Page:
When is the next and more powerful openmoko releasing
geraldablists at gmail.com
Sun Aug 15 05:12:39 CEST 2010
On Sat, Aug 14, 2010 at 10:40 AM, arne anka <openmoko at ginguppin.de> wrote:
> >> - gain a reputation as being "open" (which might appeal to goverments as
> >> well b/c of several reasons)
> > Or not -- see the current spat over Blackberry in India/UAE/etc. "Open"
> > good for governments looking for tight controls. And while it might be
> > for their citizens, it's the gov'ts that control devices, unfortunately.
> the spat you mentioned is just about rim not being open with it's servers.
> were they open, gouverments could simply set up their own and force their
> citizens to use those.
> what i was refering to, wa sthe fact that with open sw/hw gouvernments
> would be able to check on their own the integrity and safety of
> implemantations, not being dependent on the vendors.
The issue I was referring to was if hardware and software is "open enough",
then said governments won't even consider allowing the devices in, since
end users could use them to circumvent whatever protections the regulators
>> - additional promotion by mouth-to-mouth through people being interested
> >> in open devices, probably cheaper than paid merchandising for the same
> >> group
> > While this is true, this target audience is small.
> sure. but so is, after all, the target audience for apple products. and as
> said before, openess would have this increased promotion at no additional
With 14% of the market and 4th place in the Smartphone market (source:
I would say that Apple's target audience is naturally slightly larger.
Would apple being open help them? In some ways, sure.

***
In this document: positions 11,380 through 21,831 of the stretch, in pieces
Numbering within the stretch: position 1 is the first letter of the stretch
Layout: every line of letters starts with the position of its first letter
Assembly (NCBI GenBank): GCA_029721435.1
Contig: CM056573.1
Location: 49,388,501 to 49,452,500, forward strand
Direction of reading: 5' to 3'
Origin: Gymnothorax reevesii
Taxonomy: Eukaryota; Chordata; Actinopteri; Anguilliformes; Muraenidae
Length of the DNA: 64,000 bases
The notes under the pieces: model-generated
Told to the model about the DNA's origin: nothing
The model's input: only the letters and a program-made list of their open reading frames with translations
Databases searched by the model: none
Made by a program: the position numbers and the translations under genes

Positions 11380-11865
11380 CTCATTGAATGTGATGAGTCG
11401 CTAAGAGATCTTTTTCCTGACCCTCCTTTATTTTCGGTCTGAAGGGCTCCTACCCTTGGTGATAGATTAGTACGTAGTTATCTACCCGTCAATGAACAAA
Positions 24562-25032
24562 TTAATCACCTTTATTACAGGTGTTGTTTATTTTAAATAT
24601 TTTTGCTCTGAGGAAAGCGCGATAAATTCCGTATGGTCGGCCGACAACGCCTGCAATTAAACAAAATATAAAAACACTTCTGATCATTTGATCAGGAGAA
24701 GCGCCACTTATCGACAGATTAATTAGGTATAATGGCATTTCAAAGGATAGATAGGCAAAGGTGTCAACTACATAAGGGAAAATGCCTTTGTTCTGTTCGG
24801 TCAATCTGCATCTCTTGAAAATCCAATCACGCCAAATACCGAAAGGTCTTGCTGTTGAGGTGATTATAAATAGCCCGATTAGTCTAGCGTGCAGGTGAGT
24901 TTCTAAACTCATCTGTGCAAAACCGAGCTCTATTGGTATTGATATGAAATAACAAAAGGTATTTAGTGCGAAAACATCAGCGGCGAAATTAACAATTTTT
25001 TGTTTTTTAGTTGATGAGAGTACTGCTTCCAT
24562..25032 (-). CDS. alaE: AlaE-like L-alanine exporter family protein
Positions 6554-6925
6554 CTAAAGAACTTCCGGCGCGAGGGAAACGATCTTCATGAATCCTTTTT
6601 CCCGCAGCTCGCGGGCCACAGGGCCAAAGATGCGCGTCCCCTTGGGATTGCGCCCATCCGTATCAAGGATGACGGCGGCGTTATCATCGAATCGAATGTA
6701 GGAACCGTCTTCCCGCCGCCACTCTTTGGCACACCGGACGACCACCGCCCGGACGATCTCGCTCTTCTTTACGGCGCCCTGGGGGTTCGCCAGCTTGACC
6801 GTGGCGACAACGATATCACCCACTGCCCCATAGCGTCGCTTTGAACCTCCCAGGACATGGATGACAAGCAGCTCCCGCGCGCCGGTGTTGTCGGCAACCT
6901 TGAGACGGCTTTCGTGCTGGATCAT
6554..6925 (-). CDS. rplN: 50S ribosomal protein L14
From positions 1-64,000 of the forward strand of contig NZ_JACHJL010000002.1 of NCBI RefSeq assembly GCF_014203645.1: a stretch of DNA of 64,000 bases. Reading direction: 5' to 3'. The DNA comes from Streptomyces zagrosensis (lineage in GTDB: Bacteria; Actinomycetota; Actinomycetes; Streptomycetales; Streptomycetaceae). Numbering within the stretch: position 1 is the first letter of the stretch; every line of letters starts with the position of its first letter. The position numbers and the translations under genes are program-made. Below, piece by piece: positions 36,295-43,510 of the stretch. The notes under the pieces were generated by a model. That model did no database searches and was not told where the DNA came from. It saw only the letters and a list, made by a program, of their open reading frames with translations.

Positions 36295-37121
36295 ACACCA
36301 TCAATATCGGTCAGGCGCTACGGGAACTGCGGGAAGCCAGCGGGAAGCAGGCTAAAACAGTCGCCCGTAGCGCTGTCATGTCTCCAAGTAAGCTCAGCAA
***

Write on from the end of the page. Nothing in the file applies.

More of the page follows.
However, if we had Apple's war chest, we wouldn't be having discussions,
all have devices in our hands. :S
>> - somewhat broadened developer base
> > Do you really think that the term "open" will attract more developers?
> > a handful or two, but developers flock to where the money is. See iPhone.
> see below. openess would mean, developers are not restricted by limited
> apis, but could access the complete bandwith of options available.
Lot's of platforms have crap apis. If api's defined success, Unix would have
triumphed over Windows long ago.
Nice APIs do help, don't get me wrong -- but don't get lost in the clouds.
>> - android inspired cost structure: make your hw specs public -> enable
> >> developers to make the best from it -> gain market share since your
> >> offers the most b/c developers can use the hw and are not limited to
> >> app-like apis (cf iP[od|hone|ad])
> >> with the success of android, i think a more open approach might appeal
> >> vendors.
> > I'm not up on all the latest android stuff, but from what I've seen, you
> can make
> > a pretty closed system from those building blocks.
> sure you can. but otoh, android being (more or less) opene, it allows
> vendors to get their devices to market in rather limited time compared to
> closed, vendor-specific os which need a lot of inhouse investment to
> develop and get stable.
> and seeing how an open os, offered at no costs helps saving money, an open
> hw design easily extensible might appeal as well.
> assume vendor X creates a design freely available, there would probably be
> a lot of other vendors re-use that design to decrease their costs --
> google did not create android out of altruistic motives, they have their
> profit and interests at heart, and yet, android is attractive to the
> but after all, i have the sure feeling as if the very same discussion has
> been had already, years ago and all arguments have been on the table
True true. If Android is used as a stepping stone, I think that is fine. But
Android isnn't the end, it's only something along the path.
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